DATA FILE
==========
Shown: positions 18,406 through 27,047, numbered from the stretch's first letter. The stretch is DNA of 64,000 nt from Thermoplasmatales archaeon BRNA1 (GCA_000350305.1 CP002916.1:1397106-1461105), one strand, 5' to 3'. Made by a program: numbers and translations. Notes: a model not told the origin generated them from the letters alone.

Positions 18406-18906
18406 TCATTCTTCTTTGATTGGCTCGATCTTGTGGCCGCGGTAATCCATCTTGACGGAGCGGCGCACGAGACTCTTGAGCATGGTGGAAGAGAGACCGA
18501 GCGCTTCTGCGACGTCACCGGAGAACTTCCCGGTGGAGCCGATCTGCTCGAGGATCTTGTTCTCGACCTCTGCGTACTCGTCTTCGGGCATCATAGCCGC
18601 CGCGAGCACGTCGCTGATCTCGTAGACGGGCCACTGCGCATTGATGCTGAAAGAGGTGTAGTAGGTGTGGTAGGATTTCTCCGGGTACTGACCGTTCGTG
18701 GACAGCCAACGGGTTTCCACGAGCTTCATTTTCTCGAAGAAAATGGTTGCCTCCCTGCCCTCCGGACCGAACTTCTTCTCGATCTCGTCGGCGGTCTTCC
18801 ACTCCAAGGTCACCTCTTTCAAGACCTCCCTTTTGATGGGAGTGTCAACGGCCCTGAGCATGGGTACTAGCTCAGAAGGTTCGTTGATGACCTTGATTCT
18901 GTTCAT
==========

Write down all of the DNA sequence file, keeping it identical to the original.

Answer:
Shown: positions 18,406 through 27,047, numbered from the stretch's first letter. The stretch is DNA of 64,000 nt from Thermoplasmatales archaeon BRNA1 (GCA_000350305.1 CP002916.1:1397106-1461105), one strand, 5' to 3'. Made by a program: numbers and translations. Notes: a model not told the origin generated them from the letters alone.

Positions 18406-18906
18406 TCATTCTTCTTTGATTGGCTCGATCTTGTGGCCGCGGTAATCCATCTTGACGGAGCGGCGCACGAGACTCTTGAGCATGGTGGAAGAGAGACCGA
18501 GCGCTTCTGCGACGTCACCGGAGAACTTCCCGGTGGAGCCGATCTGCTCGAGGATCTTGTTCTCGACCTCTGCGTACTCGTCTTCGGGCATCATAGCCGC
18601 CGCGAGCACGTCGCTGATCTCGTAGACGGGCCACTGCGCATTGATGCTGAAAGAGGTGTAGTAGGTGTGGTAGGATTTCTCCGGGTACTGACCGTTCGTG
18701 GACAGCCAACGGGTTTCCACGAGCTTCATTTTCTCGAAGAAAATGGTTGCCTCCCTGCCCTCCGGACCGAACTTCTTCTCGATCTCGTCGGCGGTCTTCC
18801 ACTCCAAGGTCACCTCTTTCAAGACCTCCCTTTTGATGGGAGTGTCAACGGCCCTGAGCATGGGTACTAGCTCAGAAGGTTCGTTGATGACCTTGATTCT
18901 GTTCAT